Apparently the city sends out notifications via the US Postal Service. I don’t know if you’ve heard, but we’re the worst in the nation as far as mail delivery service.

One pissy worker for the city told her that she must have known about those violations, because in the midst of those red light violations, she had a parking ticket that had been paid.

Yep, she was told that since she paid a parking ticket, she MUST have know about the red light violations. Nevermind the fact that my friend kept telling this woman (who must have had a rather large and pointy bug up her ass) that the reason why she paid the parking ticket was because it was affixed to her windshield, so she knew about it.

And then, when it comes to paying tickets, you can’t pay on an installment plan unless you owe LESS than $500 in fines and then you have to pay off a percentage of that $500.

Now, fighting the city and the Post Office has been a giant drain of energy on her. She can’t afford to take more time off work to fight this, she can't afford her car getting booted, and she can’t afford a lawyer. The only thing she can do is pay the city.

And that really sucks, because her and her husband both work very hard - they have bills, student loans and a car note to pay off.

It’s like the city makes it so that nobody can fight back.

Pedro / August 22, 2007 8:56 AM

Not to incite illegal behavior... but I think it would be glorius if people started to tar and feather the collection agents.

JohnnyQ / August 22, 2007 10:17 AM

Imagine a city that is not handing out inflated contracts to the connected (slap on back, wink, wink), desperately trying to attract the Olympics, and infested with corrupt officials gobbling up and spewing out our tax dollars (hired truck, millions to legally represent the abusive cops). Imagine how much nicer this machine would be...maybe then we wouldn't have to be the economic machine to feed all the deficits.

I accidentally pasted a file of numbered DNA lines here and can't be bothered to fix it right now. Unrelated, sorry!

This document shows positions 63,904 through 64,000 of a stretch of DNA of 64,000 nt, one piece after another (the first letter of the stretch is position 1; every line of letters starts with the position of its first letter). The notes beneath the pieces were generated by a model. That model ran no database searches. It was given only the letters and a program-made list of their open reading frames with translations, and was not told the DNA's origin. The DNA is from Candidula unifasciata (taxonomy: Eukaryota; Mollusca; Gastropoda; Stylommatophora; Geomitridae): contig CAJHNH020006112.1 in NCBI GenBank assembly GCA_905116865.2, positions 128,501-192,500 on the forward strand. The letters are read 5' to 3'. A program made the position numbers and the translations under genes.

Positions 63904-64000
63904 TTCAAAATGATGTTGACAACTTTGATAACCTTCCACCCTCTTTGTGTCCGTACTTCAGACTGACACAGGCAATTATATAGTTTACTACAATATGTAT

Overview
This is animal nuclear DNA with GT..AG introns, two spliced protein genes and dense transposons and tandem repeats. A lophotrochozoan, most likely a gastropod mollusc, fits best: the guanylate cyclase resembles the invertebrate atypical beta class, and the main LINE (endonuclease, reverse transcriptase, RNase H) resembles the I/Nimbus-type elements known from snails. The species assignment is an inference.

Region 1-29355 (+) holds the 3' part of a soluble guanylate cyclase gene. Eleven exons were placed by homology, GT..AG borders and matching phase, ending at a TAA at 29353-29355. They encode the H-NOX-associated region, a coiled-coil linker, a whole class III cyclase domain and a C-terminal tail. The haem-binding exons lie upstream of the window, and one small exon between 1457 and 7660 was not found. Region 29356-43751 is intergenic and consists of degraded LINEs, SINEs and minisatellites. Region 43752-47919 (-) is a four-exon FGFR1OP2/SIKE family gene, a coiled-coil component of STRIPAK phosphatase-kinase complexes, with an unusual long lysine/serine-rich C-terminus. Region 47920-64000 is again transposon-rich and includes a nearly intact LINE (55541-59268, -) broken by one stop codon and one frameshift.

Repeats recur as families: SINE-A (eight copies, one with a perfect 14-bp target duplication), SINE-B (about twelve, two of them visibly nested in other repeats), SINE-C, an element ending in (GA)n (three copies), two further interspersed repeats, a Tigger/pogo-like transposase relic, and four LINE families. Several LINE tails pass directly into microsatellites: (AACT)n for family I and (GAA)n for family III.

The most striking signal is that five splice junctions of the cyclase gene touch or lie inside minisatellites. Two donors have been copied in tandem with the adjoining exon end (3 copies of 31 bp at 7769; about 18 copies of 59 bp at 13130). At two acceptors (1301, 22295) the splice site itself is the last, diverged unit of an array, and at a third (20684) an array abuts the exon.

irishpirate / August 22, 2007 10:54 AM

Many good points.

One point for the first "commenter". Tell your friend NOT to run red lights and she won't get the non appearing in da mail tickets.

So endeth the lesson.

Andrew / August 22, 2007 11:12 AM

I hate parking tickets as much as the next guy, but I have to point one thing out: there's no way for a meter reader to know how long a meter's been run out. It may have been two minutes, but all the meter says is that it's expired. You shouldn't, anyway blame the ticket person for what they don't -- and can't -- know.

Ramsin / August 22, 2007 11:20 AM

Andrew- True, but a $50 fine because your watch runs five seconds slow per minute is absurd. The person writing the ticket isn't at fault, it's the system, really.

Jeremy / August 22, 2007 11:56 AM

A watch that runs 5 seconds slow per minute loses 2 hours per day. I'd buy a new watch, if I were that person.

But beside that point, the highly restrictive parking situation in the Loop just lines the pockets of the garages. I used to work at Columbus and Wacker. On the lowest level of Wacker, near the auto pound (how ironic), the street was lined up and down with meters. One day, all the meters were bagged, then all the heads cut-off and no parking anytime signs were installed. I guess revenue was a little down at the Millenium Park garage down the street.

Andrew / August 22, 2007 11:57 AM

Maybe they could add a negative count on meters, too -- showing how long a meter's been run out. Then the ticketer would know it'd only been a minute or two since the meter ran out.

Of course, that would rely on the meter reader being kind and giving you the benefit of the doubt. Which isn't gonna happen. Sigh.